In this special interview, Scott Hahn, tells Earlychristians.org of his conversion to Catholicism upon attending the Holy Mass and what the Early Christians got to do with it.
1. You have written numerous books on a wide range of topics related to the Catholic Faith and the Scriptures. What is your current focus and what do you intend to achieve?
My focus now is what it has been for decades: to promote biblical literacy for all Catholics and biblical fluency for clergy and teachers. That sounds absurdly ambitious, I know, but it’s true. That’s not only the purpose of my books, but also the mission of the St. Paul Center for Biblical Theology, which I founded. The Center sponsors a wide variety of programs, many for ordinary Catholics, but many others for scholars. We publish free online Bible studies. We organize conferences. We train catechists in the best methods of leading a Bible study. We have our own publications—books, a journal, a newsletter. We lead pilgrimages to Rome and the Holy Land. We host one of the best online libraries for biblical studies (SalvationHistory.com). After almost twenty years of writing and ten years of running the Center, I’ve been encouraged by the successes, but there’s still so much work to do. But God will get it done. So even though it’s my work, it need not be my worry.
2. How was it when you first got acquainted with the Catholic Faith? What finally made you decide to embrace it?
I first got acquainted with it as its declared enemy! I was a convinced Protestant, Calvinist in my thinking and evangelical in my style. I thought the Catholic Church was the enemy of true Christianity. I was in love with the Bible, and that was my undoing as a Protestant. In spite of my resistance, my Bible study led me to adopt a sacramental world view. It led me to see the need for objective, earthly authority in God’s covenant people. It also led me to the early Church Fathers, who were profound biblical interpreters. What I found in the Fathers was a Church that corresponded perfectly to biblical religion, but looked a lot like the Roman Catholic Church. I wanted to be there, with the Apostles, the Fathers, the martyrs, and the saints.
3. In The “Lamb’s Supper”, you described your first encounter with the Holy Eucharist. Could you tell us the experience and what the Early Christians got to do with it?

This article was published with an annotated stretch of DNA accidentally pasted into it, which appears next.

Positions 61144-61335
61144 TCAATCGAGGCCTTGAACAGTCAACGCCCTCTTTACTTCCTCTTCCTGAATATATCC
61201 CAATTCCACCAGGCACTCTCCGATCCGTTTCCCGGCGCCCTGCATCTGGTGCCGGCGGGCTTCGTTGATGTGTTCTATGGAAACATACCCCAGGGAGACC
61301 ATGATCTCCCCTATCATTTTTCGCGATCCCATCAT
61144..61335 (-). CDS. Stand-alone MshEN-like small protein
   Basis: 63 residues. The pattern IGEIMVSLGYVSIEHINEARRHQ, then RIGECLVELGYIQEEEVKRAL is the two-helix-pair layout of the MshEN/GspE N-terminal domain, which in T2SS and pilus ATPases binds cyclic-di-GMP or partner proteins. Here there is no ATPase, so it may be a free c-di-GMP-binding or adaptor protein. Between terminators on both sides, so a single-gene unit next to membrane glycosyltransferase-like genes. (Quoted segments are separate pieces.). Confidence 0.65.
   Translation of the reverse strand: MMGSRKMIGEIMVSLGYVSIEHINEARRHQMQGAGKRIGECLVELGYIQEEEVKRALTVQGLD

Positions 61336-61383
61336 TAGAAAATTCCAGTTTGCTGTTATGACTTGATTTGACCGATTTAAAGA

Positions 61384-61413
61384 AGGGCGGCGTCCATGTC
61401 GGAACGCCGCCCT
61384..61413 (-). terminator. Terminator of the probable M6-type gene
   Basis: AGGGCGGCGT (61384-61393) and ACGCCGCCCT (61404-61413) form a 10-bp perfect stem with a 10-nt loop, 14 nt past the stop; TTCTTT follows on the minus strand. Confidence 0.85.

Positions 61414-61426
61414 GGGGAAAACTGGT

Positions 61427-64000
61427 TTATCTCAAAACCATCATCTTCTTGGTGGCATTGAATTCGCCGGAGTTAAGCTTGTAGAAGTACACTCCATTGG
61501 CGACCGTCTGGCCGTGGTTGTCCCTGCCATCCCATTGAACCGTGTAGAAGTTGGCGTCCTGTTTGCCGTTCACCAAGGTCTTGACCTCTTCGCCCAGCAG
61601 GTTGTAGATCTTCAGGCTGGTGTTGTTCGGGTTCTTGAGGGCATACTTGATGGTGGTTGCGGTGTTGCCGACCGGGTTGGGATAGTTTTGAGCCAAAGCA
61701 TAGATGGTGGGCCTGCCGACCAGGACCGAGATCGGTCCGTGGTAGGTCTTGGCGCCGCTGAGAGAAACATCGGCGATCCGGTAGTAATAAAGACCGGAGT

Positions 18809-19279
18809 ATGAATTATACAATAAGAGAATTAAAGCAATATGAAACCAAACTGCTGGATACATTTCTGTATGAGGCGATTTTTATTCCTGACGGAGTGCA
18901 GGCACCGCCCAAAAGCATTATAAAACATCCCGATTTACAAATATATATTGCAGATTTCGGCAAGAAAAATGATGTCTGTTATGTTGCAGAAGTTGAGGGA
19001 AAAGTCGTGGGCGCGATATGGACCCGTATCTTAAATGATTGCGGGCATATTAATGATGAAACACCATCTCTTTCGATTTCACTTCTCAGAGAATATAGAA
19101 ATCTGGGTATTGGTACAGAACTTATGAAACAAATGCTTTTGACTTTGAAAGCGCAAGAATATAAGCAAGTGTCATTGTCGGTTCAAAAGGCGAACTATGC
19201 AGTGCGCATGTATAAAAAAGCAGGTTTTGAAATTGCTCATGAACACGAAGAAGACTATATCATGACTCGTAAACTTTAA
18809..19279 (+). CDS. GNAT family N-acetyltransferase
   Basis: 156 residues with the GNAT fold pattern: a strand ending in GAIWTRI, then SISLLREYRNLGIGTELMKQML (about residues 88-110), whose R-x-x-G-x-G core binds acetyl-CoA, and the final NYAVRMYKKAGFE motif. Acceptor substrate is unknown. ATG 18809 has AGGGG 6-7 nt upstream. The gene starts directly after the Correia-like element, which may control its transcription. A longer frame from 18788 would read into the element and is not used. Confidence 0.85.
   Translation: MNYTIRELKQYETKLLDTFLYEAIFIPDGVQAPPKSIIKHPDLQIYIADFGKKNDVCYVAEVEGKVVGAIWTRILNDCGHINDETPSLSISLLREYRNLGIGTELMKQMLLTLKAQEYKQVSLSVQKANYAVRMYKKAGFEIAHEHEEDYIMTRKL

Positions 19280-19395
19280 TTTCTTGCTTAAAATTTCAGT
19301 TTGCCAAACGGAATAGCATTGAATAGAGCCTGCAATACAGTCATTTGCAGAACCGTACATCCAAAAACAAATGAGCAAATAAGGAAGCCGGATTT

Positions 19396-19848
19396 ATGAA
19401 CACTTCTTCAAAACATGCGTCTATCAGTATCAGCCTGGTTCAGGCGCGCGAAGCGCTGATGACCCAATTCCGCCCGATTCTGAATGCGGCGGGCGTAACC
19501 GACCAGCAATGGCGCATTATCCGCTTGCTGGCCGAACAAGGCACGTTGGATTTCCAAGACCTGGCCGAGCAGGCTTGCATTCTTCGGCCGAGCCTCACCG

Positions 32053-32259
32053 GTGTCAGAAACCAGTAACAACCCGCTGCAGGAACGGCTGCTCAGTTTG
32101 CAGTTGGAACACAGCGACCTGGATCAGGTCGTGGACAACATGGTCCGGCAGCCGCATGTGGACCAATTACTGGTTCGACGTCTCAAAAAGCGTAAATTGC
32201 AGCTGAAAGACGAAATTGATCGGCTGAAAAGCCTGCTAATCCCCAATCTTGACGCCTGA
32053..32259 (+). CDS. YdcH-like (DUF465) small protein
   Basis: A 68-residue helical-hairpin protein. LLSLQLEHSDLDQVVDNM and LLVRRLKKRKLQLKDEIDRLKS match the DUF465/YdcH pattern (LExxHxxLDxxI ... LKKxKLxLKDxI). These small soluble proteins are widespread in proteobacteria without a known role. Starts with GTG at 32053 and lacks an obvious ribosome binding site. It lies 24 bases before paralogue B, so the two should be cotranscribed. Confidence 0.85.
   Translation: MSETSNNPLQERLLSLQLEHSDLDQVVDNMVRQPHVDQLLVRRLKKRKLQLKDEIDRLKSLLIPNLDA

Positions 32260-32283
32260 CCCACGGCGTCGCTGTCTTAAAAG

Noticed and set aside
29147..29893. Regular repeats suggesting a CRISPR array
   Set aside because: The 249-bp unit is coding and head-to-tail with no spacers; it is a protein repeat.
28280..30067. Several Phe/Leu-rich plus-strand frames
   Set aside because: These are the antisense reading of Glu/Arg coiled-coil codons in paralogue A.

I had been studying the writings of the Fathers, and there I’d found countless references to “the liturgy,” “the Eucharist,” “the sacrifice.” For those first Christians, the Bible — the book I loved above all — was incomprehensible apart from the event that today’s Catholics called “the Mass.” Well, I’d had no experience of liturgy. So I persuaded myself to go and see, as a sort of academic exercise.
As the Mass moved on, I began to notice how biblical it was. One line was from Isaiah, another from the Psalms, another from Paul. The experience was overwhelming. Then I saw the priest raise the host, and I felt a prayer surge from my heart in a whisper: “My Lord and my God. That’s really You!”
I continued to resist conversion, but resistance was futile from that moment!
4. How relevant are the Early Christians today? What things do they have in common with us?
Human nature hasn’t changed. They speak to the same concerns we have today—the need for salvation, the desire to be virtuous, the difficulty of overcoming sin. They speak to these issues with a certain freshness. When we read the Fathers, we’re hearing the Gospel as it was preached to a pagan world. They also provide us with excellent models for reaching a world that has been re-paganized.
5. What was the secret of the Early Christians in their rapid evangelization of the ancient world that perhaps we, Christians of today, lack?
I’d say it was the freshness of the Gospel. They heard it, and it was something radically different from what their culture was offering them. For that reason, it was attractive. For us, after a millennium and a half of established and legal Christianity, we’ve stopped noticing that the Gospel is still fresh, it’s still new, it’s still radical. It still stands in stark contrast to what the broader culture is giving us. We need to immerse ourselves in prayerful study and studious prayer, so that we see Jesus more clearly. He’ll take it from there. If we lack anything, it’s that friendship with him, sustained through a regular and disciplined life of prayer.
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